The Senate appears on the verge of having a veto-proof majority to pass legislation empowering Congress to approve a final Iran deal but there's a catch. President Barack Obama is all but certain to veto any joint resolution if it forbidshim from lifting statutory sanctions.
One of the lines of criticism coming from the White House and its allies overlegislation (S 615) from Sens. Bob Corker, R-Tenn., and Robert Menendez, D-N.J., is that it could be misused by Republicans for ideological or partisan reasons to reject a sensible nuclear agreement and deny Obama the biggest foreign policy win of his presidency.
But that argument does not appear to hold up to scrutiny given that the president has a double veto over the bill, which would forbid Obama from lifting congressionally-imposed sanctions on Iran, if Congress passes a joint resolution rejecting a final nuclear agreement with Tehran as part of the veto override process.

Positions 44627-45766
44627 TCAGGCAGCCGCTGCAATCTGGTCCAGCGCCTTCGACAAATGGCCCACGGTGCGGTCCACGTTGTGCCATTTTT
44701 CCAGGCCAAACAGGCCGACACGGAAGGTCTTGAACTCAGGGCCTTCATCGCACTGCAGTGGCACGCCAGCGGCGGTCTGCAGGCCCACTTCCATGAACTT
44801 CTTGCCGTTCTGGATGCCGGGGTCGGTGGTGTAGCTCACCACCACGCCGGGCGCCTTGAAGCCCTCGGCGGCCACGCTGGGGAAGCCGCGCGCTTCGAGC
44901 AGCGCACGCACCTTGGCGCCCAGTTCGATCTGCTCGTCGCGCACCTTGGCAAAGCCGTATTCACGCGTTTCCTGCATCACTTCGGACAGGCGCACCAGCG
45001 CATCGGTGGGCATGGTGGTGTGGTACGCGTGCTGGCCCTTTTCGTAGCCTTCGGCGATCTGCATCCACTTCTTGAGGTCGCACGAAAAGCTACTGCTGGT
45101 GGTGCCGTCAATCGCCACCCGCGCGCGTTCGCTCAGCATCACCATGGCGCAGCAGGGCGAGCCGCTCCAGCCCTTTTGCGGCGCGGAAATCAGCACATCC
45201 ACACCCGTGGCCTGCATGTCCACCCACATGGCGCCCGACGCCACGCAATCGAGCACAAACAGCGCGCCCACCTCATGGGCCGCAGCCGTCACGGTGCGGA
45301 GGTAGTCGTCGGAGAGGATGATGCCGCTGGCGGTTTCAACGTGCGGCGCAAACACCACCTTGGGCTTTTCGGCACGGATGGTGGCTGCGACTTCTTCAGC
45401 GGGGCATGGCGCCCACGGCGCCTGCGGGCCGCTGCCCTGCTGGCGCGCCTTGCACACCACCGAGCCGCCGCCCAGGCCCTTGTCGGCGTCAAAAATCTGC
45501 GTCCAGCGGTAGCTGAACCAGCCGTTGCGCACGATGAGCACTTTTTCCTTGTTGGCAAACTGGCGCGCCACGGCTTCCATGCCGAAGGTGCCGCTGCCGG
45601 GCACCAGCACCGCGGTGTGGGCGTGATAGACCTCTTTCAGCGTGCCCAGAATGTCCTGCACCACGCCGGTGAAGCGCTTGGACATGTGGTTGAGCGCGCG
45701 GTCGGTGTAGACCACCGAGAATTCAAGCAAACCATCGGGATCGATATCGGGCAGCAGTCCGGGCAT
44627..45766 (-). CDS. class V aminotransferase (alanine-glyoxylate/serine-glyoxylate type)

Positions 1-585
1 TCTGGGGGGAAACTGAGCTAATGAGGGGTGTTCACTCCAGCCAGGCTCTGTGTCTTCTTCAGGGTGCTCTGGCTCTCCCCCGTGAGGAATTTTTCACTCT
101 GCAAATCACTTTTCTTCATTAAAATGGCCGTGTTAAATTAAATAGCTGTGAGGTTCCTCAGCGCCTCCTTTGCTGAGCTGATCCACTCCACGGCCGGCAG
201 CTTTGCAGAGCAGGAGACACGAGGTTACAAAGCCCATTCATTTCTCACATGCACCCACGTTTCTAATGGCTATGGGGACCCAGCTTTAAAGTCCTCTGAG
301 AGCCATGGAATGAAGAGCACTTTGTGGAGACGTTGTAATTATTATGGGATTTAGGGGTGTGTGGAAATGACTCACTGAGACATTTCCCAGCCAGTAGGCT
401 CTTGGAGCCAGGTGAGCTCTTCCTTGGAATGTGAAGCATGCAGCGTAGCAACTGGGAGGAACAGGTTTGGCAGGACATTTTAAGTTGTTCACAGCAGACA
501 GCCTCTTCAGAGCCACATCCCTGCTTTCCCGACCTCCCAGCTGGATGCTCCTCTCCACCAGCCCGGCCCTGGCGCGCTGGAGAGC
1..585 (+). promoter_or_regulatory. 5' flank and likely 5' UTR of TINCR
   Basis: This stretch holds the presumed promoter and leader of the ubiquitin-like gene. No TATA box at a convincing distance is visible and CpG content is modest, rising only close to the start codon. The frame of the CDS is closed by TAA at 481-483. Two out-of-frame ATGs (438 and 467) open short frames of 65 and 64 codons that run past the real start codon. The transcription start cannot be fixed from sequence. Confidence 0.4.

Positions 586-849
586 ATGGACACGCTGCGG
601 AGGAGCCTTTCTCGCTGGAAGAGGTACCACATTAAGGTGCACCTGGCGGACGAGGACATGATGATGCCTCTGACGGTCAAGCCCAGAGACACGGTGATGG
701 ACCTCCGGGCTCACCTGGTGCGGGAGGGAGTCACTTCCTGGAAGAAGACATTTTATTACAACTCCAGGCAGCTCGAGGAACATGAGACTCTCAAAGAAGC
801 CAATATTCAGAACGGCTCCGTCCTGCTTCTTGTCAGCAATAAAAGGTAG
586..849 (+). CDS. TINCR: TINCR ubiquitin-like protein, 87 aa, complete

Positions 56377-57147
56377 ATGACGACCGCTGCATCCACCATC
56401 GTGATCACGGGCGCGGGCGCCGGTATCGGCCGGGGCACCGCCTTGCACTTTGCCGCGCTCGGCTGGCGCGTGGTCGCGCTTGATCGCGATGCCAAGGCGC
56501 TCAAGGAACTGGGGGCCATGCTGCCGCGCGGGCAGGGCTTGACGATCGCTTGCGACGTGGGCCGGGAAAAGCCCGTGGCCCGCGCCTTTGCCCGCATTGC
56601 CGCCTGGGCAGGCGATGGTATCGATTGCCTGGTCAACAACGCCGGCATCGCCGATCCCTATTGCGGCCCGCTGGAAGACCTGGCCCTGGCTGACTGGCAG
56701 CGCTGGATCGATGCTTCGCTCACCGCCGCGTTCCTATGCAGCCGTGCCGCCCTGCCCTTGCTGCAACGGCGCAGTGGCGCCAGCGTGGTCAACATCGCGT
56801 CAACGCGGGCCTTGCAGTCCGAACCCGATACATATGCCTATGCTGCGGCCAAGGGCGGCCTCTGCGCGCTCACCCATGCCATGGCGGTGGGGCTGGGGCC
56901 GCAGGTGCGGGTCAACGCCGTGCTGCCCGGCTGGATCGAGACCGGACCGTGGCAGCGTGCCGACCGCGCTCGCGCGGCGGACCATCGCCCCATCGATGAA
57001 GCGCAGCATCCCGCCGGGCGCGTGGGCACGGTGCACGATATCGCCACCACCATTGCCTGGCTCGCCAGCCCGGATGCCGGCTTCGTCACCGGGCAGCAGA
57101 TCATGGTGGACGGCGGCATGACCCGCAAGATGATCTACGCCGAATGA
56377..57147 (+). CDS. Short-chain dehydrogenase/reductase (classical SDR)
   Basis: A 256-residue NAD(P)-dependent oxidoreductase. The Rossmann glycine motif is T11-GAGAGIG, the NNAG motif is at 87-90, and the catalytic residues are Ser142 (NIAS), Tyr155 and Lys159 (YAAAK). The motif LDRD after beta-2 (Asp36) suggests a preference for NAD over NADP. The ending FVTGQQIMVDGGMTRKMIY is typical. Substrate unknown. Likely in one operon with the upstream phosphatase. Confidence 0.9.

"The Corker-Menendez bill is not designed to undermine a final agreement because it's going to require bipartisan support to withstand a presidential veto," said Mark Dubowitz, executive director of the Foundation for Defense of Democracies, which is backing the bill. "By the nature of its very design, it appeals to Senate Democrats looking for both a vote on a deal and a way to ensure smart, sanctions relief transparency and enforcement."
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